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The Los Angeles Police Commission Wants Officer Charged For Self Defense

LOS ANGELES, CALIF. -- TUESDAY, FEBRUARY 2, 2016: The Los Angeles Police Commission, from left, Richard Tefank, Robert Saltzman, Steve Soboroff and Matthew Johnson found that officers did not violate deadly force policies when they fatally shot a homeless man on skid row last year during meeting at LAPD Headquarters in Los Angeles, Calif., on Feb. 2, 2016. (Brian van der Brug / Los Angeles Times)

LOS ANGELES, CALIF. — TUESDAY, FEBRUARY 2, 2016: The Los Angeles Police Commission, from left, Richard Tefank, Robert Saltzman, Steve Soboroff and Matthew Johnson found that officers did not violate deadly force policies when they fatally shot a homeless man on skid row last year during meeting at LAPD Headquarters in Los Angeles, Calif., on Feb. 2, 2016. (Brian van der Brug / Los Angeles Times)

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The Los Angeles Police Commission has decided they want an officer charged with murder after he shot a woman carrying an eight inch blade, charged his partner and was only five feet away.  The woman had been 70 feet away and the officers told her to drop the knife.  Instead, she charged one of the officers and was shot as she got within five feet of the officer.  The police chief,  Charlie Beck, had investigated the incident and found the officer acted properly.

The commission sees it differently:

The commission stated that the first officer’s “position initially provided Officer C with a position of tactical advantage” but lost the advantage as the suspect came at him. They wrote, “this advantage rapidly diminished as the Subject continued her advance, leaving him with neither distance nor effective cover as the Subject approached the space between two parked vehicles by which Officer C was located.”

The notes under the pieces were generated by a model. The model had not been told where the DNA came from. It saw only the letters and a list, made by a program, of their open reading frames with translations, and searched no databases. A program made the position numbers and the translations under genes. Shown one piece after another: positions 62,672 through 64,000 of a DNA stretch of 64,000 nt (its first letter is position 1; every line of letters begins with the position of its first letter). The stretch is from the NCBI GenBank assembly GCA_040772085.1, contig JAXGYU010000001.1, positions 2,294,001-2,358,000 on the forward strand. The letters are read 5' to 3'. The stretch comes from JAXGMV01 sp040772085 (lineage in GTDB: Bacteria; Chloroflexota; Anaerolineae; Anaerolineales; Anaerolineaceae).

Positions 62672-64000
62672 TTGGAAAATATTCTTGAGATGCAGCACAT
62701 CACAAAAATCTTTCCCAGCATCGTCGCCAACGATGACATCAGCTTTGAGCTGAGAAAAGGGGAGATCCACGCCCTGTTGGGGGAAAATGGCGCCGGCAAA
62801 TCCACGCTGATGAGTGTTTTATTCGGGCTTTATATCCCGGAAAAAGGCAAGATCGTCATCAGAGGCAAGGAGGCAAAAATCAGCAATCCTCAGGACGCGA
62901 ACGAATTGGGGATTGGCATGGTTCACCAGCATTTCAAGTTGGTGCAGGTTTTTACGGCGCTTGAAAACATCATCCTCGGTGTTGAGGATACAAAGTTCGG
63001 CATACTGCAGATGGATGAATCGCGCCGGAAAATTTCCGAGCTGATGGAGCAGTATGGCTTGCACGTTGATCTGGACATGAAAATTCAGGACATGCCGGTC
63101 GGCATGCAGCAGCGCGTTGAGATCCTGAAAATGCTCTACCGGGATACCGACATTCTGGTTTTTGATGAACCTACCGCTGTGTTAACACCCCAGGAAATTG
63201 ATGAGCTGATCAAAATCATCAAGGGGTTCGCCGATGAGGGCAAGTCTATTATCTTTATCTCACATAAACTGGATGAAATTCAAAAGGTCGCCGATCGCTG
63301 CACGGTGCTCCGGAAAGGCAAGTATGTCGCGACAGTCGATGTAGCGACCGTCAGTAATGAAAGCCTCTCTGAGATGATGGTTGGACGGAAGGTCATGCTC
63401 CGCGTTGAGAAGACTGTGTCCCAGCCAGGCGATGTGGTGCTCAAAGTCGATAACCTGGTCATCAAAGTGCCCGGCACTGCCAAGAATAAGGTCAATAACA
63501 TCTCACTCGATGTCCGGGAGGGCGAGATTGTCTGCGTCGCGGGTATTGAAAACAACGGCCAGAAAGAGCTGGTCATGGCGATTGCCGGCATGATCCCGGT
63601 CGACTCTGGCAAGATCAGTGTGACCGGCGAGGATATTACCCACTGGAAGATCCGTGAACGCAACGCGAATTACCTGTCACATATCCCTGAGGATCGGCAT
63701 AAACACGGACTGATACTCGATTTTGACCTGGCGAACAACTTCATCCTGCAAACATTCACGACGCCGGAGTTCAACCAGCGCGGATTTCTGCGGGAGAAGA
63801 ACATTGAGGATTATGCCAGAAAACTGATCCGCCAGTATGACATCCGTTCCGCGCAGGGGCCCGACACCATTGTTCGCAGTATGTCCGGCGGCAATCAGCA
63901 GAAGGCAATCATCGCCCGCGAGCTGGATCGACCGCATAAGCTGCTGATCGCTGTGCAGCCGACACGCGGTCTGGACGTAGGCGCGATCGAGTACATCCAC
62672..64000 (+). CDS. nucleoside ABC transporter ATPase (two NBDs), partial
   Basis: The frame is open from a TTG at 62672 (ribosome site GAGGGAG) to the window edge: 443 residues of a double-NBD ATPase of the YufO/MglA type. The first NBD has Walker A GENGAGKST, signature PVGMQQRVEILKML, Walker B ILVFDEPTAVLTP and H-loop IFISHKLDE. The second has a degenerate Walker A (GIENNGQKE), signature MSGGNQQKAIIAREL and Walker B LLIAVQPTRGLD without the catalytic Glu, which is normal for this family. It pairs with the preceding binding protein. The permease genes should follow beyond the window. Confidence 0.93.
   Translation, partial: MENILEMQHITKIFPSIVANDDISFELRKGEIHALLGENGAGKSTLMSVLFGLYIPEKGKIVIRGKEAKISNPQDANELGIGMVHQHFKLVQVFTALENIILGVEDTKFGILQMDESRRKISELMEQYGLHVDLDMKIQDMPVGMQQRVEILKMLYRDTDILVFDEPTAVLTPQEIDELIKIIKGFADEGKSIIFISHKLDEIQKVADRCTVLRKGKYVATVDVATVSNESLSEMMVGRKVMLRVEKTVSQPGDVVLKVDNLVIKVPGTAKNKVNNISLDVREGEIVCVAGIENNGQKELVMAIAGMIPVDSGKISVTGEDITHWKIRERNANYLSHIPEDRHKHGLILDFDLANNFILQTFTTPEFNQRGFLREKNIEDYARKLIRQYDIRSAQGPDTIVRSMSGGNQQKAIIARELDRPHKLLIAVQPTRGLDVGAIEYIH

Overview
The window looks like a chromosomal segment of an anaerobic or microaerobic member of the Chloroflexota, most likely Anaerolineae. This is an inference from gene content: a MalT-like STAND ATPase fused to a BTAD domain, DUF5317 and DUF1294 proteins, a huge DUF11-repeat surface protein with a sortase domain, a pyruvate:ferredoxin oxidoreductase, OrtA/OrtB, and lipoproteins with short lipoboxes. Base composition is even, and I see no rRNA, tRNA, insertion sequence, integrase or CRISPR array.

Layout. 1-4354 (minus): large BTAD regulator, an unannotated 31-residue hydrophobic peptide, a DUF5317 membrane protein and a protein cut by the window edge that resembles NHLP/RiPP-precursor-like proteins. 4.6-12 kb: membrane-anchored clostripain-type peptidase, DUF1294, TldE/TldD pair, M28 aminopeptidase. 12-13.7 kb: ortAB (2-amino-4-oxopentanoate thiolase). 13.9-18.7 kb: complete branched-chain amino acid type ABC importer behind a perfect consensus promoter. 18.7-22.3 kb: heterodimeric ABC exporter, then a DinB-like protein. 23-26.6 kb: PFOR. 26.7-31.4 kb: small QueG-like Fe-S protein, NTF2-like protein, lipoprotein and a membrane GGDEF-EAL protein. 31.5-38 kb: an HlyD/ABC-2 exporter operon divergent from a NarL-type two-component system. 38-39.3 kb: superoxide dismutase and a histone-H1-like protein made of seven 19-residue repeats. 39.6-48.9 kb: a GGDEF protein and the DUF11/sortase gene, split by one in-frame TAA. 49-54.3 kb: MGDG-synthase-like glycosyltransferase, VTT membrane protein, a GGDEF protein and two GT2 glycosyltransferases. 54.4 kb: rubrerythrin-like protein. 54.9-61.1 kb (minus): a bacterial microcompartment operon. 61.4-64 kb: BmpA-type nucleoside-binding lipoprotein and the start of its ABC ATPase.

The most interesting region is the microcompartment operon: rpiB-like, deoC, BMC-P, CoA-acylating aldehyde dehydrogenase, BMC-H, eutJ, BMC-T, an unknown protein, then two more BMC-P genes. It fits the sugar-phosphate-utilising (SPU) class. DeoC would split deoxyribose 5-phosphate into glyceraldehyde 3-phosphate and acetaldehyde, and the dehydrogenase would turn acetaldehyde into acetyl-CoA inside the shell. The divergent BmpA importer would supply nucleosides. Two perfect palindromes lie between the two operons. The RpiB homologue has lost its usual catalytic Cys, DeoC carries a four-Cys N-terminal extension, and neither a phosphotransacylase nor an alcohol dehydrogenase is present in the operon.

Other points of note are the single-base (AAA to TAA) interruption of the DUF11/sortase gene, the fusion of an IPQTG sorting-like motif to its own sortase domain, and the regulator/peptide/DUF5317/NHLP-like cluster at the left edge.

The commission — composed of five mayoral appointees and city council-confirmed civilians who broke ranks with Police Chief Charlie Beck — claimed the LAPD Officer violated deadly force rules, in the case which happened last year. Despite support from Beck, Guzman’s family and local activists want the officer to be charged criminally, the Los Angeles Times reported.

The Los Angeles Police Protective League, the union for the city’s police have ideas on the commission’s report that is very different:

“The key facts in this case are not in dispute. A female suspect, armed with an 8 to 9-inch knife, charged at officers, repeatedly ignored commands to stop, and was recorded yelling ‘shoot me’ as she swung her knife from side to side.”

“Suspect charging from the front. Vehicles on either side. Where do you ‘redeploy?’ Run backwards. This is absurd and it’s dangerous. What happens if the officer loses his footing with a charging suspect? What happens if the suspect runs into a nearby home or store and confronts its occupants with her weapon?”

“What if the suspect also had a concealed gun? What is created when an officer turns tail and runs away is a large target. It’s called a back. The officer would put their lives in further jeopardy by running away if the suspect had a gun. At this close range, running away would create a self-caused danger to the officers and the public.”

It is doubtful that the commission can get the officer tried.  Even if they could convince the DA to file charges, no grand jury or trial jury on the face of the planet would ever convict the officer.

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